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Dining Out - Where the Bottle Begins 

by Christina Kelly & r & & lt;span class= "dropcap " & G & lt;/span & ood winemakers know that the glass of wine you enjoy at the table begins in the vineyard, long before a winemaker ever touches the fruit.


A Cabernet Sauvignon grape grown in Walla Walla will not taste the same as a Cabernet Sauvignon grape grown on Red Mountain near Benton City -- no matter what. The soils are not the same, the weather is not exactly the same and the vineyard techniques are different.


Mike Scott, winemaker for Lone Canary Winery in Spokane, looks for a distinctive grape to make his wines. He looks for a flavor profile that ultimately expresses where the grape originated, a ripeness of the fruit and an understated elegance that makes his wine a good match with food. Scott does not make hedonistic fruit bombs that are nearly undrinkable with any food -- he creates wines that complement food.


For years, Scott purchased grapes from the DuBrul Vineyard in Sunnyside, Wash., in the Yakima Valley. However, he never made a vineyard-designated wine until he bottled his 2003 Vineyard Reserve, a red blend of 60 percent Merlot and 40 percent Cabernet Sauvignon, all from DuBrul.


"I knew once I tasted the wines in the barrel that they had what it takes -- distinction, brightness to the fruit and elegance," Scott says. "The acids in the fruit were perfect for matching with food, and the wine really showcased all the vineyard characteristics."


Wine will often have a short period of time in barrel when it is awkward. Sometimes the flavors will simply disappear -- meaning that the fruit is closed and there is nothing unique about it. That generally blows off, however, and the fruit flavors come back. With the DuBrul Reserve, Scott says the wine never lost its flavors.


"I knew it was special, and I didn't want to lose it by blending it with fruit from any other vineyard," Scott says. "I am convinced that the DuBrul fruit is one of the best-kept secrets in Washington."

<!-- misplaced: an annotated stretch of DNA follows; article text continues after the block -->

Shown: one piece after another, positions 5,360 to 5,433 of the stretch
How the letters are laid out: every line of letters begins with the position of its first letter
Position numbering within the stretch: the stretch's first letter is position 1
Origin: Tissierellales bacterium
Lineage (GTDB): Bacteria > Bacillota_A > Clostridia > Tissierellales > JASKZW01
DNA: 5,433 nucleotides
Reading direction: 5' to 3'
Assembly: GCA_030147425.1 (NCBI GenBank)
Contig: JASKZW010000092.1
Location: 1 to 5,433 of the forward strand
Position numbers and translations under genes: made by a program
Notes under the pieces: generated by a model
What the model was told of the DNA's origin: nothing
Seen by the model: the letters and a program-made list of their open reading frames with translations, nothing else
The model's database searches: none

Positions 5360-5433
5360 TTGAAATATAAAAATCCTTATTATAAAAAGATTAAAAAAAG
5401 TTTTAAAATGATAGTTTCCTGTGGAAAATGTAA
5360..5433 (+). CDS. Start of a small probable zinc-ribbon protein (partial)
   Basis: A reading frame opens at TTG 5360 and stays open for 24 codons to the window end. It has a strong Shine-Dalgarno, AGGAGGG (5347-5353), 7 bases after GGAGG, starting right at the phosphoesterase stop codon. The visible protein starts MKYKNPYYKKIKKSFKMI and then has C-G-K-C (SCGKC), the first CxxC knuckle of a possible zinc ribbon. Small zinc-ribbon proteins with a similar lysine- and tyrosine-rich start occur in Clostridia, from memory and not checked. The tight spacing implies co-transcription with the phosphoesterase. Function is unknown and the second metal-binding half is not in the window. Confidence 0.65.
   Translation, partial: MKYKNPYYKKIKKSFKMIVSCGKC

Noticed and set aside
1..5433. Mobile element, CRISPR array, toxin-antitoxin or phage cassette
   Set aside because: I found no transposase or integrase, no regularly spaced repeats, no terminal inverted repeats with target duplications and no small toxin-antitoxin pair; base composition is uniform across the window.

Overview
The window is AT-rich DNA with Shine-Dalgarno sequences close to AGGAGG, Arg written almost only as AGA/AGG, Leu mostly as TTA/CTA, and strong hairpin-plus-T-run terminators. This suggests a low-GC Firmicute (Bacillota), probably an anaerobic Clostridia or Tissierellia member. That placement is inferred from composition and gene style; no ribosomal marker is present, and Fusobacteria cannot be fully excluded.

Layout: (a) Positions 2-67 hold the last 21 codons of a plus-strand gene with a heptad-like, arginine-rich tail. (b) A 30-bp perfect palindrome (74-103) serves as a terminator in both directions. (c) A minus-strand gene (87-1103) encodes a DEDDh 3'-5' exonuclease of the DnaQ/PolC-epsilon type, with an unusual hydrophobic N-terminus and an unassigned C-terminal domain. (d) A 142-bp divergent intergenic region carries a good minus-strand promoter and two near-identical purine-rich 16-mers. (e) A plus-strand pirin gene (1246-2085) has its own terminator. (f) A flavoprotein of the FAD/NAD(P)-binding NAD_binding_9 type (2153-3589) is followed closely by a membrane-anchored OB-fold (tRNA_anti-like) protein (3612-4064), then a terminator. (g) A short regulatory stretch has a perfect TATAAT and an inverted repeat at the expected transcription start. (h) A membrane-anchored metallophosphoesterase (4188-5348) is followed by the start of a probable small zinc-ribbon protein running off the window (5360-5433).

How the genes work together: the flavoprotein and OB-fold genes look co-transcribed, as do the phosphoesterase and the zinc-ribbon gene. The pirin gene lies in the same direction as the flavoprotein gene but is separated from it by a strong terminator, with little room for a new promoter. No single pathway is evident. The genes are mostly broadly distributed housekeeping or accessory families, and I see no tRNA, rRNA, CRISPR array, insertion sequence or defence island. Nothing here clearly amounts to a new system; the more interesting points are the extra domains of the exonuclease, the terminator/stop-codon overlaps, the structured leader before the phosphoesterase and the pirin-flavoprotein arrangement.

Hugh Shiels planted his DuBrul vineyard in 1992 on 45 acres. His vineyard has steep, rocky terrain with south-facing slopes that overlook the Yakima Valley. Over the centuries, the wind has carried ash from the Cascade volcanoes and deposited it on the basalt. Add a few cataclysmic floods from Lake Missoula, and you have a variety of soil components that will affect the flavors of what is grown in the vineyard -- the region's terroir.


Shiels grows six varietals -- Cabernet Sauvignon, Cabernet Franc, Merlot, Syrah, Chardonnay and Riesling. His clients include Owen Roe (based in Oregon), Tamarack (Walla Walla), Woodward Canyon Winery (Walla Walla) and Wineglass Cellars (Zillah). He crops his vineyards low -- where many farmers will take four to five tons of fruit per acre, Shiels takes 2.5 tons. Vineyard managers say it is to get more intensity from the grapes. Of course, less fruit per acre means less money, so the prices are adjusted accordingly.


"You will taste the intensity of our grapes in the wines produced from our vineyard," says Shiels, who has been in Sunnyside since 1976 and who by day is an orthopedic surgeon. "The fruit is bright -- bing cherry, deep notes of blackberry and blueberry. Our Chardonnay has unique tropical fruits, and our Rieslings have floral flavors, peach and apricot."


To get the most flavors in a grape, Shiels says his crew crops the vines to get the most optimal exposure to sunlight. Water is used sparingly, producing small berries and clusters, but it is the intensity of the grape that matters. The plant is sending out all its energy to the vine, thinking it is water starved. The concentration creates a unique flavor profile in the subsequent wine.


When Scott picks up his fruit from DuBrul, he's like a kid in a candy store, anticipating the stylish flavors that will ultimately become his flagship, premium wine. Scott's blend of Merlot and Cabernet Sauvignon is the perfect dinner companion that will bring a uniqueness to the table and to the meal.


Lone Canary produced only 145 cases of the 2003 DuBrul Reserve; it is still available at the winery, but not for long.





Try it With... & r & The 2003 DuBrul Vineyard Reserve is a blend of 60 percent Merlot and 40 percent Cabernet Sauvignon, but 100 percent of it comes from the DuBrul Vineyard. What you will find in the glass begins with cinnamon spice, raspberries, blackberries, sarsparilla, cola and charred oak. The raspberries re-emerge in a juicy form, followed by sweet tannins and a delicious finish. This wine expresses all the depth, elegance, structure and openness that is characteristic of this vineyard. Try it with spring lamb and roasted vegetables, or even planked salmon. Owner Hugh Shiels says Cabernet Sauvignon produced from his vineyards go particularly well with chocolate.

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